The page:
After overcoming a two-set deficit against Molcan and taking four sets, and four hours, to overcome his compatriot Vasek Pospisil, Felix preferred to focus on areas of improvement in his own game.

“The main thing is that I have to play better,” he said. I have already tried to play better than in the first round and I will try to continue raising my level of play, try to be more precise, more consistent. »

live from melbourne park


The players had exchanged their ice-cold towels at changeovers for long clothes on Wednesday. In one day, the mercury dropped almost 15 degrees in Melbourne. If many games had been postponed due to the heat, on Tuesday, for this third day, it was rather the rain that postponed certain matches for several hours. Because Australia sometimes has four seasons in 24 hours. These delays forced the organizers to reveal Wednesday’s schedule very late on Tuesday, which did not please everyone. Bianca Andreescu found out from her coach when she woke up around 7:30 am that she would play at 11 am And due to the rain, her match was postponed to the afternoon. “I don’t know why they waited so long before making the schedule available, it’s ridiculous,” said the Canadian.



The Australian Open site lacks the cachet of some other major tournaments, but it’s pretty, colorful and easy to use. Where things go wrong is within certain stadiums, even among the most prestigious. Margaret Court, Melbourne’s third largest, was a bit depressing on Wednesday, with its concrete walls. Especially since the ceiling was closed and the light could not penetrate the floor. Like the centerpiece, Rod Laver Arena, it was built in 1988. And while it was slightly expanded in the mid-2010s, maybe it’s time to give it some love again. Although, basically, it is the game that is played there that counts, of course.



A paddle tennis court, where spectators can practice, occupies a prominent place at one of the entrances to the complex. It also promotes the Padel Open, which will be held in Melbourne at the end of January. Padel is a hybrid of several racket sports, including tennis and squash. It is played in doubles on a smaller court, with walls and fences where players can bounce the ball, like squash. Points are counted the same way as in tennis, but we serve with a spoon (perhaps Nick Kyrgios could make it in the later career of him…). There is a world paddle tennis circuit and, yes, there are some tracks in Quebec.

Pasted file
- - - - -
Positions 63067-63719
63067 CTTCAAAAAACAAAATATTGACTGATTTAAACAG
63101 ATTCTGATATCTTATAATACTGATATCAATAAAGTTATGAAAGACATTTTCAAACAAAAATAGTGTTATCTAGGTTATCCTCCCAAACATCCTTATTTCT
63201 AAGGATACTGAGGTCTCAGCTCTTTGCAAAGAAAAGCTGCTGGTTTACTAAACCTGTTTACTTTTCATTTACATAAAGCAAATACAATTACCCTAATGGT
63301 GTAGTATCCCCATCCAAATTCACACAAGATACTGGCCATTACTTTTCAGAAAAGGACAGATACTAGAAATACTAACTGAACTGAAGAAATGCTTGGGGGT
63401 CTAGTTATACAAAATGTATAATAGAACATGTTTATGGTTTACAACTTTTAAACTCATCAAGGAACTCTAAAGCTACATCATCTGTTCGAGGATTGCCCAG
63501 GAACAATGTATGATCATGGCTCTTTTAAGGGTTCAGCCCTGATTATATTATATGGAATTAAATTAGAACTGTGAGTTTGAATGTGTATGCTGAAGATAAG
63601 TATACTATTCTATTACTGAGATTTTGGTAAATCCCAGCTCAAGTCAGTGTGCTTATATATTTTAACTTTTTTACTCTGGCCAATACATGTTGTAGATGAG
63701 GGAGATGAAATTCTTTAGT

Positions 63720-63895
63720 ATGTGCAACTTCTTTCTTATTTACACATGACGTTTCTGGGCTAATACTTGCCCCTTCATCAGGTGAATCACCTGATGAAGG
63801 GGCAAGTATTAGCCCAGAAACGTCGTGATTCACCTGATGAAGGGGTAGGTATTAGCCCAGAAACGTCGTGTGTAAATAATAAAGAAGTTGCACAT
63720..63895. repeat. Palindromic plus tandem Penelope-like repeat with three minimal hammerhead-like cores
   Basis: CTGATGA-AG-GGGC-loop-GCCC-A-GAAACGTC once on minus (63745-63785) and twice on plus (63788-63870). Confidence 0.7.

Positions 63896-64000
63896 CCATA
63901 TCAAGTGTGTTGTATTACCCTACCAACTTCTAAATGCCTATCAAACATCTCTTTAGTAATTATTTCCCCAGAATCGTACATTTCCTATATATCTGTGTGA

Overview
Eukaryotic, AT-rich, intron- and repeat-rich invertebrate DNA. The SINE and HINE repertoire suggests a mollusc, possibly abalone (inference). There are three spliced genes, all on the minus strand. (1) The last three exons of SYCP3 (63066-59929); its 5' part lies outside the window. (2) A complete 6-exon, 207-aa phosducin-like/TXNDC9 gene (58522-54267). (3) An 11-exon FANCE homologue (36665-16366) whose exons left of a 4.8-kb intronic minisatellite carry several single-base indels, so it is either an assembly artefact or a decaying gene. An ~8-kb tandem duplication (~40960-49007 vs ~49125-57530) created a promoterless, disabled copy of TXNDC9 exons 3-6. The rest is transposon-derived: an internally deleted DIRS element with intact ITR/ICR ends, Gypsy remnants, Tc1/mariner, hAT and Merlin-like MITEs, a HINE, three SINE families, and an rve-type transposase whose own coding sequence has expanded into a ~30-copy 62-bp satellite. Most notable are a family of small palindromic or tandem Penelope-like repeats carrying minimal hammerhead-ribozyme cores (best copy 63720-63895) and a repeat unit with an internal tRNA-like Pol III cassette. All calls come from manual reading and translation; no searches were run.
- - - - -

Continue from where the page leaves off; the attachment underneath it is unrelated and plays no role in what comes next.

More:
Denis Shapovalov

Photo: AFP

Denis Shapovalov

It is not the first time this has happened to him, but the Canadian lost his temper during his second round match against the Japanese Taro Daniel, annoyed by spectators who talked during the game, first turning to the referee and complaining about the noise they were making. they were doing was “excessive”. “They’ve had too many beers and they don’t know what they’re doing,” said the favorite of the 20, before launching a “shut up! he felt good with one of them (in fact, the French version is too polite, he said “shut up!”). But that didn’t worry Shapovalov for long, as he won 6-3, 7-6(3), 7-5 against 94me World Cup in the second round.



Yes, there are more beautiful things to see in Australia than garbage cans, we agree and we will show you more during the rest of the week. But this idea is interesting. Near the venue, but also in the tournament press room, we find these containers in which we can deposit all our rubbish, whether it is waste or items destined for recycling. Sorting is done later. It’s hard to say how well it actually works, but it’s meant to prevent you from inadvertently trashing trash that shouldn’t have been there.